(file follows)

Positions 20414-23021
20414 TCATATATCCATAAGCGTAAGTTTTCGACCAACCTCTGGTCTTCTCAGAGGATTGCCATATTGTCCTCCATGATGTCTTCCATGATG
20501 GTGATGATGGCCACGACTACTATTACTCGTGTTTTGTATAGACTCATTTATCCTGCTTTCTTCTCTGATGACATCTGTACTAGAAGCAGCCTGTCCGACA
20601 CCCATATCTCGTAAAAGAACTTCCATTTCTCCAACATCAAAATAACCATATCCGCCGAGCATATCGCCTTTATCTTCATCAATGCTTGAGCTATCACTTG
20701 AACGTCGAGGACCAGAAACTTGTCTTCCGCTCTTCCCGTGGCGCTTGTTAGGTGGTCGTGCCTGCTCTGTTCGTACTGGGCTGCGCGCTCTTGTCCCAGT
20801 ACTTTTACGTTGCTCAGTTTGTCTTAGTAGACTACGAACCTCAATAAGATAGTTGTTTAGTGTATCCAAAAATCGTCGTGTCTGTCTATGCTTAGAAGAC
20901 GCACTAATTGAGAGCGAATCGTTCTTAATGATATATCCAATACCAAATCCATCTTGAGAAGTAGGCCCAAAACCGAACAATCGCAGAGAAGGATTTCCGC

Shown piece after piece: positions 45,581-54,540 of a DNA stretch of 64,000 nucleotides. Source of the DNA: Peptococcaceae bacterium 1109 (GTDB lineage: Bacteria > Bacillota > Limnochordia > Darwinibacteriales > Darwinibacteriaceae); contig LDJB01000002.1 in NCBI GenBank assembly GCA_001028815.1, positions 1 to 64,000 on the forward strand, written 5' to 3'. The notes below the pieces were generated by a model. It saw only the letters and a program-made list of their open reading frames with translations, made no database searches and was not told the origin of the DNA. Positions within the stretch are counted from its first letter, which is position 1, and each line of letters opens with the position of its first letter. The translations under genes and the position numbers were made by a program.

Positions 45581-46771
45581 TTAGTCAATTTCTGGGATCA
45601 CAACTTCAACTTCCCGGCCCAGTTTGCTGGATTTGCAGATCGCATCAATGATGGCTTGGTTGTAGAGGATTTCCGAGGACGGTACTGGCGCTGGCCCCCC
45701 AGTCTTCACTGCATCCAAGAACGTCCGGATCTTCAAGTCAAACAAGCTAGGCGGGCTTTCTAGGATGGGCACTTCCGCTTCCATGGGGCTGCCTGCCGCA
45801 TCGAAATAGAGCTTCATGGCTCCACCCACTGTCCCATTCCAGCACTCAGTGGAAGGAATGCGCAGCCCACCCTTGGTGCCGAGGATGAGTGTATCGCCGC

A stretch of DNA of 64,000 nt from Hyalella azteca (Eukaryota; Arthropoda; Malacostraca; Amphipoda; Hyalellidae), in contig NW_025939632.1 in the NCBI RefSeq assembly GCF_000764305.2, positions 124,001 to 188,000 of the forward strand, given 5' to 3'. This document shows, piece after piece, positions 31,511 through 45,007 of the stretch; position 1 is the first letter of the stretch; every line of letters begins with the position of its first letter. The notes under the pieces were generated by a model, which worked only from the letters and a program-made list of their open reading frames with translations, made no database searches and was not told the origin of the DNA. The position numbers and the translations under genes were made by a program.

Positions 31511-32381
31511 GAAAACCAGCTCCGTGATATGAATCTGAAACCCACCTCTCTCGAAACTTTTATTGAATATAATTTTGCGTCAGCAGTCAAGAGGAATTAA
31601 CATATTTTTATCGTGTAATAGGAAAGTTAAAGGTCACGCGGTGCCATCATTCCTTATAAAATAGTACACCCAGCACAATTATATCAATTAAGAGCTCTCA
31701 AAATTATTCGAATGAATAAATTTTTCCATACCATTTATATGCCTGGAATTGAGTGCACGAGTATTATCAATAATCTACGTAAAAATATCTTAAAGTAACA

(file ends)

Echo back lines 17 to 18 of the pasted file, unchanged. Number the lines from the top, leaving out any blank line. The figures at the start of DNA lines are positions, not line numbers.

31601 CATATTTTTATCGTGTAATAGGAAAGTTAAAGGTCACGCGGTGCCATCATTCCTTATAAAATAGTACACCCAGCACAATTATATCAATTAAGAGCTCTCA
31701 AAATTATTCGAATGAATAAATTTTTCCATACCATTTATATGCCTGGAATTGAGTGCACGAGTATTATCAATAATCTACGTAAAAATATCTTAAAGTAACA